When Opposing Points of View Can Both Be Right

When Opposing Points of View Can Both Be Right

Our office began litigating the causes of environmental events, be it by human kind or Mother Nature, in the early 1970s, with no end in sight. 

Like many of you, other than farmers and cattle folk who can’t stop nature, we’ve been more isolated. We’ve been watching nature on public television and Planet Earth on the BBC.

We’ve viewed the plight of bats in Kakadu Park in northern Australia three times. Several years ago, we visited the park. The first morning when leaving to explore Kakadu either by sight or by smell we observed thousands of bats hanging from limbs of trees. Every evening, these bats fly to the misnamed Alligator River full of crocodiles to splash in the water to rehydrate and provide food for the waiting crocs. Their ability to maintain moisture is critical. A two-degree increase in an already hot environment will affect their respiration to the point of extinction.

Another repeat nature show involved rare saiga antelopes with a strange-shaped snout in Asia that were dying off by the hundreds of thousands. Finger pointers accused hunters, pesticides, drought, and host of other causes for the dramatic demise of the animals over hundreds of square miles. Autopsies performed found a long-standing bacteria residing in the animals just as bats have housed viruses since the beginning of time. Scientists found that a brief change in temperature warming the animal triggered the bacteria killing the animals.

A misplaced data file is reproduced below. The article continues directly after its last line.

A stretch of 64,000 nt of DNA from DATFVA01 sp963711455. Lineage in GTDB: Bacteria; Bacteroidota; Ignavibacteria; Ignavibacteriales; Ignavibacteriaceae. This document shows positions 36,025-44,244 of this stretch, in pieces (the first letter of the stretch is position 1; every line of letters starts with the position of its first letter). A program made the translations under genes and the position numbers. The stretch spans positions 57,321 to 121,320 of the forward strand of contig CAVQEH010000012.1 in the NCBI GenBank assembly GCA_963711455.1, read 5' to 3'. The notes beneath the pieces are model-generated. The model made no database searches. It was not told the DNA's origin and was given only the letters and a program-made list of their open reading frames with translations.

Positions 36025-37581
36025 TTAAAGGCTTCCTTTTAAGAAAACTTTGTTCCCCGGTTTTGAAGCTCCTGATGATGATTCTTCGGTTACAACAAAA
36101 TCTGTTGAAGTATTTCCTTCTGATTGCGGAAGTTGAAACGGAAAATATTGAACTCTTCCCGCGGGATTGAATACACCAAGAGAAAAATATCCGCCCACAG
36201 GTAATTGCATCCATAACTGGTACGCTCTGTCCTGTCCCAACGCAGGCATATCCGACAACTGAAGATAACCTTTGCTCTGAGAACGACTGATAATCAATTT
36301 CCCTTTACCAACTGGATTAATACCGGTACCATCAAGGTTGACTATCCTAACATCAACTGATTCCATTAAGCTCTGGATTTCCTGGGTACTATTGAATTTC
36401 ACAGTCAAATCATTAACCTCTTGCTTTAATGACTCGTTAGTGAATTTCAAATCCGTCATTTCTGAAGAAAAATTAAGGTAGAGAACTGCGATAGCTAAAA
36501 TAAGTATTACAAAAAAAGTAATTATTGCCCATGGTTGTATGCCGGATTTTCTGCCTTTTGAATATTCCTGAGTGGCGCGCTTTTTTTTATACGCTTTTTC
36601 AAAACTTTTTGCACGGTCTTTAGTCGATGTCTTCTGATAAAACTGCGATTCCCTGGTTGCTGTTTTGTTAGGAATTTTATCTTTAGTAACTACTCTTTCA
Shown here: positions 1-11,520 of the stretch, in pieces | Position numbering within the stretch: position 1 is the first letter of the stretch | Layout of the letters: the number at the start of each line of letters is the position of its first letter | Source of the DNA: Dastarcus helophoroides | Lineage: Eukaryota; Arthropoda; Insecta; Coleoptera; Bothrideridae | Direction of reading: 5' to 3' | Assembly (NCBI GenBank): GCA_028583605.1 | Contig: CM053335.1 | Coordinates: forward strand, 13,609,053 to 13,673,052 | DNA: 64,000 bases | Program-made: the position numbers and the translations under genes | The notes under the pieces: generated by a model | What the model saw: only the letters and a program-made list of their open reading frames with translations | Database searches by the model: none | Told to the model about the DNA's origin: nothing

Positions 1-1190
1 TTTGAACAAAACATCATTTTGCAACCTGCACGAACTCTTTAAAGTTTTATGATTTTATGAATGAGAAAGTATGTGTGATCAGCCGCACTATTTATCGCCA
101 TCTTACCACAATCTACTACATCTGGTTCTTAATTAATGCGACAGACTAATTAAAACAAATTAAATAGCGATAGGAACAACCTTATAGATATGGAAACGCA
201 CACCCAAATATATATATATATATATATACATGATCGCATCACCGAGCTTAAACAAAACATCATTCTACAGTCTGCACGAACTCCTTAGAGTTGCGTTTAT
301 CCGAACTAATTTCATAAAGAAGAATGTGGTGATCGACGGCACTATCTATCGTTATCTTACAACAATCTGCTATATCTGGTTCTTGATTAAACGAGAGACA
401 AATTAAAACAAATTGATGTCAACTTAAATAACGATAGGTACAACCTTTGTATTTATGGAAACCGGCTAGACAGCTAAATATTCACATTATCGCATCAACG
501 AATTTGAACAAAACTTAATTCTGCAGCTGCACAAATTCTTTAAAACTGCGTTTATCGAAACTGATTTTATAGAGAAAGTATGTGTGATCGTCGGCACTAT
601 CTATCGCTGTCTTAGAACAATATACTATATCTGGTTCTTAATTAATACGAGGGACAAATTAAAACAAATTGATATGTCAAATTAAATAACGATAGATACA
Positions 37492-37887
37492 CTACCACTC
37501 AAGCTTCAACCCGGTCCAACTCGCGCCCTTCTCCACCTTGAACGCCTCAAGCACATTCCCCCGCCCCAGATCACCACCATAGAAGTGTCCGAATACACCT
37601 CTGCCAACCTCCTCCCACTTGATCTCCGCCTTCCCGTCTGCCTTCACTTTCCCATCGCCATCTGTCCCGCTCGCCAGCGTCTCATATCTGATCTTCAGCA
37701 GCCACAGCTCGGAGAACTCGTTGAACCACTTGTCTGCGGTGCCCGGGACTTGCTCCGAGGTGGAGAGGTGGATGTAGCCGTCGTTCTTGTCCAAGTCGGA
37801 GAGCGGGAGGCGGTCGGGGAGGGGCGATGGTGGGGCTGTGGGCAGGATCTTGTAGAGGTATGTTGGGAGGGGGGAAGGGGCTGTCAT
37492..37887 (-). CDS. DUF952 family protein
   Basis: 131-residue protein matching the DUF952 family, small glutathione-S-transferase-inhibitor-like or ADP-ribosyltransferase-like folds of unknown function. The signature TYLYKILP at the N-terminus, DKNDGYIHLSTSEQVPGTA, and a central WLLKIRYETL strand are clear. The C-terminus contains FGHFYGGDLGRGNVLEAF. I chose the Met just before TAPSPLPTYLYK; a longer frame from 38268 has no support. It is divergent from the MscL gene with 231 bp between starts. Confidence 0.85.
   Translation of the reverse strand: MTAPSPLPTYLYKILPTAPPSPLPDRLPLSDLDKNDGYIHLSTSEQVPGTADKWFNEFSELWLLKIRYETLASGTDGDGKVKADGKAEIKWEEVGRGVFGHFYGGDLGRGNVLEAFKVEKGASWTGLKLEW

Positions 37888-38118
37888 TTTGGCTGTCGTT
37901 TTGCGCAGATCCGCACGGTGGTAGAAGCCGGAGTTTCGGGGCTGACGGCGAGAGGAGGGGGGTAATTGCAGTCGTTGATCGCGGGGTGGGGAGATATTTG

The question becomes who is responsible for the increase in temperature, us or Mother Nature, and of equal importance can we do something about it? It’s true that one volcano can spew more carbon dioxide into the atmosphere than hundreds of gas-powered vehicles. However, we have seen in the past few weeks a dramatic change in air quality in cities plagued by smog for decades by elimination of motor vehicle traffic. The answer is we are in this together with Mother Nature. We — you and me together—can make a serious dent in the problem.

When pursuing environmental litigation we have crisscrossed America and Canada visiting universities. There are hundreds of professors and serious-minded students working on these issues. If we can buy them some time, they will solve the problems.